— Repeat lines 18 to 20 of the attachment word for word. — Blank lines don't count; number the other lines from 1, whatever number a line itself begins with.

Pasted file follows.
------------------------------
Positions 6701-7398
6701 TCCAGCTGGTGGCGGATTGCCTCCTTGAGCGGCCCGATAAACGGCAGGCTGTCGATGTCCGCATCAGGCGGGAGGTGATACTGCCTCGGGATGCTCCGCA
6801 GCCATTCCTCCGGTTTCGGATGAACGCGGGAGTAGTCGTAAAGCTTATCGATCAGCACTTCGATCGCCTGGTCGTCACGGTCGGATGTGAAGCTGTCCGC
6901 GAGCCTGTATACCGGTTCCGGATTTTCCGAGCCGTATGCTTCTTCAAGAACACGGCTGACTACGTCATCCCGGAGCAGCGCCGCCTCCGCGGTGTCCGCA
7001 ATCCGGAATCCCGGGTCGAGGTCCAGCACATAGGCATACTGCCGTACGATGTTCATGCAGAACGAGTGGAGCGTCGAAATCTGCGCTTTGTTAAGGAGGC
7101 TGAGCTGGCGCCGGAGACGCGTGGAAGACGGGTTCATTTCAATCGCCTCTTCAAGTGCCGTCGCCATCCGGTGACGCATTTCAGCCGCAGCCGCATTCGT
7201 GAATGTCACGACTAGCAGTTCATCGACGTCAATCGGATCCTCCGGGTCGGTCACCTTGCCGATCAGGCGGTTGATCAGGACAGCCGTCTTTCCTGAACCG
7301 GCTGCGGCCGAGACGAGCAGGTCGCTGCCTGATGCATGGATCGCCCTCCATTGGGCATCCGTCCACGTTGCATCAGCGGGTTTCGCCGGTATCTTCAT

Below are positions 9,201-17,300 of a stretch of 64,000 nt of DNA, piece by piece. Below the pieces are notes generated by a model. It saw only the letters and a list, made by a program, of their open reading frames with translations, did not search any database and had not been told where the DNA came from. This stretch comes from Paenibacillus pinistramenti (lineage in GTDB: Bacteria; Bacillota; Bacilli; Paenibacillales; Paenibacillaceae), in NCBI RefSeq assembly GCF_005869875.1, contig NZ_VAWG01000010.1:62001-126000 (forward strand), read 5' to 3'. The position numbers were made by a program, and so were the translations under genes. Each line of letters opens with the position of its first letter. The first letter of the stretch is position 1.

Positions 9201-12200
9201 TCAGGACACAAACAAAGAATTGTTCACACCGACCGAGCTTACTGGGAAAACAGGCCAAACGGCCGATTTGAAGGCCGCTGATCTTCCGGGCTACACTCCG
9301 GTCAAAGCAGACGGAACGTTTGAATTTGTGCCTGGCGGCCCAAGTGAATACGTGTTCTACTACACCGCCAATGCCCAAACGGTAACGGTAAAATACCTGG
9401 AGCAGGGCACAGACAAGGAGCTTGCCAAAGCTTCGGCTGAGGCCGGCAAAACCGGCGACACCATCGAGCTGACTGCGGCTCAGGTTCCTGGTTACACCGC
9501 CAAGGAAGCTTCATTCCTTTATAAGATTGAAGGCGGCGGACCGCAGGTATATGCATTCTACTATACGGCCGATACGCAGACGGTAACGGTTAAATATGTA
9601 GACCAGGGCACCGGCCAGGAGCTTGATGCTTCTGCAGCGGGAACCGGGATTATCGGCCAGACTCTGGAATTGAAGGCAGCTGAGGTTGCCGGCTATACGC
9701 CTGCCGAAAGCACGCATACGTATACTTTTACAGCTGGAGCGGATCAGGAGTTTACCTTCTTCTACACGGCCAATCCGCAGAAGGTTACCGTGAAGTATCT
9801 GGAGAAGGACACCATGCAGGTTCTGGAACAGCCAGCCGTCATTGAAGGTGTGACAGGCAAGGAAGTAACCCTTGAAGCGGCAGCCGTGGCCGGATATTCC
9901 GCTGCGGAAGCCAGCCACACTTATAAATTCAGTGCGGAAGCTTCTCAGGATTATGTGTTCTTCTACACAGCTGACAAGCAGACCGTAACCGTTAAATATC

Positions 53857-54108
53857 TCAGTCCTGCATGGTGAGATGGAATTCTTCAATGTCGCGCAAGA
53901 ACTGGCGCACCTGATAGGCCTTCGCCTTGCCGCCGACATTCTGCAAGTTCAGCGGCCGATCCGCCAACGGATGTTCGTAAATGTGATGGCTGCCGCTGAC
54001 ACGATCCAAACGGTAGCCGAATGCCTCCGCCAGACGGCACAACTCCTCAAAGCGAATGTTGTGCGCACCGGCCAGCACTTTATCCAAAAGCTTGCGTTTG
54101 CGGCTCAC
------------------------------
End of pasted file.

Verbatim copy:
9901 GCTGCGGAAGCCAGCCACACTTATAAATTCAGTGCGGAAGCTTCTCAGGATTATGTGTTCTTCTACACAGCTGACAAGCAGACCGTAACCGTTAAATATC

Positions 53857-54108
53857 TCAGTCCTGCATGGTGAGATGGAATTCTTCAATGTCGCGCAAGA